We emerged from the air conditioned and orderly subway station, bleary from a sleepless night on a plane, into the chaotic streets of Mong Kok. The intense heat, streams of people and traffic took our breath away as we searched for our hostel amongst the tenement towers and neon signs. Back in Asia after three years away it was a little overwhelming. We checked into our tiny but thankfully air conditioned hostel room and, giving up on the idea of staying awake until a reasonable time, took a nap for a few hours. We woke energised and after fueling up on a bowl of congee, eased ourselves into the crazy night scene. This time we were invigorated rather than overwhelmed by the sensory overload and immense crowds.
Hong Kong Island may be the centre for business and Kowloon the tourist hub (with that skyline view) but for us the beating heart of Hong Kong was Mong Kok, further up the Kowloon peninsular. It’s a densely packed area of gritty tenement buildings, bustling markets, hotels rented by the hour and Chinese medicine pharmacies alongside spangly electronics shops selling the latest gear. It’s a place where Hong Kongers live, work and shop. The crowds are intense, the traffic frenetic, but it feels alive and vibrant.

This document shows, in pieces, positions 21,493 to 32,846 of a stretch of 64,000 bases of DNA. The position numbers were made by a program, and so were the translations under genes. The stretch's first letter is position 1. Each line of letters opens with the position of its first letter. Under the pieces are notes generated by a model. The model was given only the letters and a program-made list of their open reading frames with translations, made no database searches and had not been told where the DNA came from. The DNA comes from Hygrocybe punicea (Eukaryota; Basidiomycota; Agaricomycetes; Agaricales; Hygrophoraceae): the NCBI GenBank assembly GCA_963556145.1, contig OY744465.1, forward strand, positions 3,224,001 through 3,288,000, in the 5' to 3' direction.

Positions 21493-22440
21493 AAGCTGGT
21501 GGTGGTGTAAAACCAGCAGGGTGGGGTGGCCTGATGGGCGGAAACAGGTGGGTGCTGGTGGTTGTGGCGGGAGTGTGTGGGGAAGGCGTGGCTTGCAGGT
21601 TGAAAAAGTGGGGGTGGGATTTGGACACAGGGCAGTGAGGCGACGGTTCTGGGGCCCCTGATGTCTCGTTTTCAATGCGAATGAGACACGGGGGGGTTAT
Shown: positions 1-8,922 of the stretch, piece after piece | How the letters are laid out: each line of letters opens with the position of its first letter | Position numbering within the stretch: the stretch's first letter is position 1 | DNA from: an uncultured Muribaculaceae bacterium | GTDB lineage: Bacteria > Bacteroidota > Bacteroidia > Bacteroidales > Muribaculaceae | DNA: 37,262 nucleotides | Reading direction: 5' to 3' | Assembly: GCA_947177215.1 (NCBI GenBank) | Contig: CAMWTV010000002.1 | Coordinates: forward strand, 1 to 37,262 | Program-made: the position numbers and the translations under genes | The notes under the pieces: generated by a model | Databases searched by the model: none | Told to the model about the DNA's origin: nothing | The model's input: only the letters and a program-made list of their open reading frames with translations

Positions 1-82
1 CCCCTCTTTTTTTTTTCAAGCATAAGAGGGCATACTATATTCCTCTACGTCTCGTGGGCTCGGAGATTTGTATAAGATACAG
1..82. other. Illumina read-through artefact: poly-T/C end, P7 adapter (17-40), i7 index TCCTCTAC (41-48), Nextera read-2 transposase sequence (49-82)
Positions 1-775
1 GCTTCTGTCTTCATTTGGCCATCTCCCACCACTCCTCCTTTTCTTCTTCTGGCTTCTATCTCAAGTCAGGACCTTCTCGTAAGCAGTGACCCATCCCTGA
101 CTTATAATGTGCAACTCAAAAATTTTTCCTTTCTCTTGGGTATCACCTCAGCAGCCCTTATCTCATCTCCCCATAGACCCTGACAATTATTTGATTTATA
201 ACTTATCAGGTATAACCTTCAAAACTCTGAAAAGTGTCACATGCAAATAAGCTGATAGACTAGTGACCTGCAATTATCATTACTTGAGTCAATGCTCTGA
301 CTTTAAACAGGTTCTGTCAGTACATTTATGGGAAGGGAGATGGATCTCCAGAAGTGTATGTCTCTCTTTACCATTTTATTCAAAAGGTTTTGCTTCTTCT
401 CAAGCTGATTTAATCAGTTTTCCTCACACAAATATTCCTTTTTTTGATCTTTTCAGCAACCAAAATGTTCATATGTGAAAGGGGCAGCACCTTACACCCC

Our favourite retreat from the crowds of hectic Hong Kong is the Chi Lin Nunnery and attached Nan Lian Chinese Garden. It’s a peaceful place of lush greenery, lotus flower filled ponds, a delicious vegetarian restaurant and this golden pavilion. I loved the way the gold and the red of the bridge brightened up a cloudy day. The high rise apartment blocks provide a stark contrast and remind you that you are in Hong Kong.
The Chi Lin Nunnery and Nan Lian Gardens are free and are a five minute walk from the Diamond Hill MTR stop.
When first glancing at restaurant menus in Hong Kong things don’t look promising for vegetarians. Often there are no meat-free options and items like pig’s blood, chicken’s feet and shark fin on the menu can be a little off-putting. Eating is an important part of experiencing Hong Kong though and with a little planning vegetarians can eat well too. One advantage is that many menus are written in English, so even if the staff don’t speak it you can always point to a vegetarian option. The best and safest bet though is to try one of the many vegetarian restaurants in the city. You can find listings on happycow.com.
On our way to Japan we spent a few days in Hong Kong. One of the most astounding features of the city is the skyline with miles of shiny skyscrapers backed by lush green hills. The best views are found on top of the Peak which can be reached by a short, steep tram ride up the mountain. The tram has been running since 1888 and is a popular tourist attraction so be prepared to queue (we waited over an hour on a Saturday).